IN none of the Hereford Times reports I’ve read regarding Herefordshire children’s services has there been any reference to the caseloads of Herefordshire’s children’s services caseworkers.

In 2009, in Community Care magazine, then billed as ‘the voice of social care’, Amy Taylor wrote: “Picture this scenario: it is Monday morning and you come in to find two files have been put on your desk containing two new cases. Your manager is off for the day and there has been no discussion with you before the work has been allocated. You already have more cases than the maximum officially recommended by your council and feel close to burn out. Sound familiar?”

She argued that this situation reflected the reality facing social workers in a number of departments in England.

Moving away from Herefordshire children’s services, 10 per cent of Herefordshire’s working age population is on Universal Credit. How many of those have dependant children, I don’t know.

What are your thoughts?

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Before the recent Chancellor’s Autumn Statement, UC caseworkers typically had caseloads of over 400 ‘live’ cases, with an additional 1,000 dormant cases. How much time can a UC ‘work coach’ devote to each case in a 35-hour week, and how much supervision will they get for all the cases they are loaded with?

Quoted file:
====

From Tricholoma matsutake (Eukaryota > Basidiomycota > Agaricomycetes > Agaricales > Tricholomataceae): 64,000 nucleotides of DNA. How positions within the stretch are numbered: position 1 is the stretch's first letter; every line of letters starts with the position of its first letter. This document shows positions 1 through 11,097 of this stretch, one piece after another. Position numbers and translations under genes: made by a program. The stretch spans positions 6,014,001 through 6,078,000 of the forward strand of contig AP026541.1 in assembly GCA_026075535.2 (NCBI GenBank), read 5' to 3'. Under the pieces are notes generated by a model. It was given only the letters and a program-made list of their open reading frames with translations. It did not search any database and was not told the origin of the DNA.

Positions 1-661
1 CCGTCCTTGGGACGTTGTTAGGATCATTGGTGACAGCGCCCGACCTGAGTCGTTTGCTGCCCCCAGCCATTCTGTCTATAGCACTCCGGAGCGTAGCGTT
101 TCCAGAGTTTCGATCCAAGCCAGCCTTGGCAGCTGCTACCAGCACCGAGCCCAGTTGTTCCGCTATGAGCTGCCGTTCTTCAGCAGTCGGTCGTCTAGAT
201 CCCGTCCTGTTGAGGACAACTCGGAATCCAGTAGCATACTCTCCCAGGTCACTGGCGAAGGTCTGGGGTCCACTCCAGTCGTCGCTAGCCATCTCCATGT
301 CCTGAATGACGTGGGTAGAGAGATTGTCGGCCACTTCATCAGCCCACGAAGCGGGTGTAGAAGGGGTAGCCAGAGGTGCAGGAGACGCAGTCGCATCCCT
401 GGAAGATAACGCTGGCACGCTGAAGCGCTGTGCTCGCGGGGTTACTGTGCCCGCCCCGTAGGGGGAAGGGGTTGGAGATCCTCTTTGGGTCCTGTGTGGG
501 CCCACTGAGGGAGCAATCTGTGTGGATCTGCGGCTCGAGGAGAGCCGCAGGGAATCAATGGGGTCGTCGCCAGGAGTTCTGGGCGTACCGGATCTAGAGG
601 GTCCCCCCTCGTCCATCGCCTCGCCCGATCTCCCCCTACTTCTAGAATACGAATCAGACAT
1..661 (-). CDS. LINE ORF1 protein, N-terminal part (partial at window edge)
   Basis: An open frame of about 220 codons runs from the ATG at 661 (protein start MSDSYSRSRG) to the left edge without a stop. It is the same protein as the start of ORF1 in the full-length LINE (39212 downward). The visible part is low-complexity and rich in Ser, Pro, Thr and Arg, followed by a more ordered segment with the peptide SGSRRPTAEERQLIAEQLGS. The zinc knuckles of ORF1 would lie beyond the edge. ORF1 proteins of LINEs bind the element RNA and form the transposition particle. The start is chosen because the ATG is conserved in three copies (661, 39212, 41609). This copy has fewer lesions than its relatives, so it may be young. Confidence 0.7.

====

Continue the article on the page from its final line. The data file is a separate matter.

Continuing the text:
And what recognition would the claimant get for their own 35 hours of ‘work-related activity’?

Government talks of ‘working from home’ as a ‘duty’. That can be very isolating and nonunionised. Sanctions can be further isolating, although more than 500,000 sanctions were delivered in the past year.

Secretaries of State bypass parliamentary debate using ‘statutory instruments’, and as Work and Pensions Secretary Therese Coffey accepted no ‘duty of care’ for claimants she offloaded responsibility to “local councils, the social services, the doctors and other people.”

Are we witnessing “the help you need, when you need it,” or “the corporate demolition of the welfare state”?